12 Centre for Applied Linguistics Choosing a task to focus on Study an OECD table on total health expenditure per capita and life expectancy at birth for member nations. Plot a graph of life expectancy vs. total health expenditure Discuss what the graph shows Use the graph to estimate a life expectancy for Chile. Sophie Reissner-Roubicek and Sue Wharton, University of Warwick 12 October 2011

13 Centre for Applied Linguistics Why focus on data description? Relatively under-researched, but frequently set in science/technology/mathematical subjects BAWE: – categorises data description assignments under the genre family label ‘Exercise’ – categorises assignments produced for a Statistics course under the discipline of Mathematics – Of the 34 Mathematics assignments in BAWE, 15 are ‘Exercises’.

14 Centre for Applied Linguistics An analytical focus: Stance A writer’s opinion or attitude towards a proposition that their sentence expresses Allows writer positioning vis a vis not only the information expressed but also the construed readership Consensus in EAP that it is challenging for NNES

15 Centre for Applied Linguistics Looking for types of stance Bottom up coding using Nvivo 8 Searching for apparent stance types in individual texts Deciding to focus on certain content categories

16 Centre for Applied Linguistics Sophie Reissner-Roubicek and Sue Wharton, University of Warwick 12 October 2011

17 Centre for Applied Linguistics Types of stance: final categories Bare assertion: 119 instances over 39 texts Hedged assertion: 81 instances over 32 texts Vague assertion: 44 instances over 23 texts Boosted assertion: 15 instances over 14 texts Assertion with inclusive ‘we’: 14 instances over 12 texts

18 Centre for Applied Linguistics Repertoire for expressing stance types Bare assertion: frequent language choices is, (57 times including lemma forms). E.g. ‘there is an outlier’, ‘there are a few outliers’. show, (29 times including lemma forms). E.g. ‘the scatter plot above shows that….’ have (13 times). E.g. ‘it has the weak positive correlation’. No other choices appear more than 5 times.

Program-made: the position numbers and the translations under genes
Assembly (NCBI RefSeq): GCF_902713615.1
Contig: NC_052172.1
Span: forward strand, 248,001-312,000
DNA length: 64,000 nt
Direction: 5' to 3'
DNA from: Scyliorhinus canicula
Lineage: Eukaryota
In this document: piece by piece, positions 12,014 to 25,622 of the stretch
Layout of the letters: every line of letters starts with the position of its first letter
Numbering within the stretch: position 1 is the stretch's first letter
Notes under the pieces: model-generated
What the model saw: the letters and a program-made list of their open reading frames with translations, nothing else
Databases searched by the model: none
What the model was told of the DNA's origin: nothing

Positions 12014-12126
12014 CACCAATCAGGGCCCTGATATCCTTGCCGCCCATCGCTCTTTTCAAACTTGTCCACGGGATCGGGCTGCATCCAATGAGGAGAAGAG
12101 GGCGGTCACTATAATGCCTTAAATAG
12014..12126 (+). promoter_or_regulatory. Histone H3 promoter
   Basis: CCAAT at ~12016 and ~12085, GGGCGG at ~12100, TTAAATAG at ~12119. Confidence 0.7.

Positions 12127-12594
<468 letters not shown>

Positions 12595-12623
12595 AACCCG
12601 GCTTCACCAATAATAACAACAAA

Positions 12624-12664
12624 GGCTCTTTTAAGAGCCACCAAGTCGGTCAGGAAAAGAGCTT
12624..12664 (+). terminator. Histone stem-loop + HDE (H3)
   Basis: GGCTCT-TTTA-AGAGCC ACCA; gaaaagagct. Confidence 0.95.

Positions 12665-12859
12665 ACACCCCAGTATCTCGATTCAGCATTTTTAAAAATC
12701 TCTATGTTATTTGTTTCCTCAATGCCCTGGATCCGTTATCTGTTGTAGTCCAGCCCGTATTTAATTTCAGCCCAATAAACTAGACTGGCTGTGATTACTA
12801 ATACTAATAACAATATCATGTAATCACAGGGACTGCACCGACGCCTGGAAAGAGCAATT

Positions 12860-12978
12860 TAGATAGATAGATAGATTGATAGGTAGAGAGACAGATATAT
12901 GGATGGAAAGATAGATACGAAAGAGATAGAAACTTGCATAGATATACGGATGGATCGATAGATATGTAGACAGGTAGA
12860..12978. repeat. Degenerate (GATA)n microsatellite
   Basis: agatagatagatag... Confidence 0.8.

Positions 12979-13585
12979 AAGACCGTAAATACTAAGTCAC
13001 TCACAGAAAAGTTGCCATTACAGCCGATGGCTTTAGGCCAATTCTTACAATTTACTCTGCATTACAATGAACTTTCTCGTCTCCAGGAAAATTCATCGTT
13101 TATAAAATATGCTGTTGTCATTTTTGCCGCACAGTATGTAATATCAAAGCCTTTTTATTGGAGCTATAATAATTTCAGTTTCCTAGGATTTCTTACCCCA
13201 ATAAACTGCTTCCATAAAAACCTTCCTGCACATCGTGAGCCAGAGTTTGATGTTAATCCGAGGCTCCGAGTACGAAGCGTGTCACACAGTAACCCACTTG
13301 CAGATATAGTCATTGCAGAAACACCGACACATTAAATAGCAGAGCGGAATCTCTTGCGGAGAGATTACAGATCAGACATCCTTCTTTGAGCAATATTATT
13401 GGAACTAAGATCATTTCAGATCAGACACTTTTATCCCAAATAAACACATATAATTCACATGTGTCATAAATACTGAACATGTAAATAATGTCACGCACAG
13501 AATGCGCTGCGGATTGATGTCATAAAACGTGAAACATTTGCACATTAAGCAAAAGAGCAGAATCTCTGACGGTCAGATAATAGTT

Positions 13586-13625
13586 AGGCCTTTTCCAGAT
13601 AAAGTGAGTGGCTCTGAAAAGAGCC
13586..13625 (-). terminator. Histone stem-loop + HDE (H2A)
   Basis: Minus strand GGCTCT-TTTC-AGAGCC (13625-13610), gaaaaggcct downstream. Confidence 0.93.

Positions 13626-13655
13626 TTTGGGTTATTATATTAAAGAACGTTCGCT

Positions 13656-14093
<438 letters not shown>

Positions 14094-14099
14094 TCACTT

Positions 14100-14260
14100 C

19 Centre for Applied Linguistics Hedged assertion: frequent language choices May (11 instances): ‘life expectancy value for Chile may be near 73.3 years’. Could (5 instances). indicate as an alternative to show (6 times). Estimate (16 times) (but it is in the task brief) possible (4 instances) relatively (also 4) maybe ( 1 instance) might (2 instances).

20 Centre for Applied Linguistics Vague assertion: frequent language choices about, (14 times) between (7), most (7), half (5), more (4) over(4). An apparent preference for overquantifying rather than underquantifying – most, more and over account for 15 occurrences between them. No examples of few, less, fewer, or under. Below appears once.

21 Centre for Applied Linguistics Inclusive we – frequent language choices A strong association with the metaphorical use of the verb see – 9 of the instances are some variation on the phrase ‘we can see’.

22 Centre for Applied Linguistics Pedagogic implications of this The choice of stance type may well be systematic and based on insider knowledge; how can we exploit this? The repertoire for each stance type is very narrow – how can we broaden it?

23 Centre for Applied Linguistics Generally: Raising awareness among Stats teaching staff – Includes lecturers, tutors, and “supervisors” Developing student writing through a consciousness-raising approach – Corpus-based activities designed to promote “noticing” Specifically: To expand the students’ stance repertoire Moving outwards: To extend the analysis to the ‘constructive criticism’ section To look at tutor feedback in the corpus section Goals for include :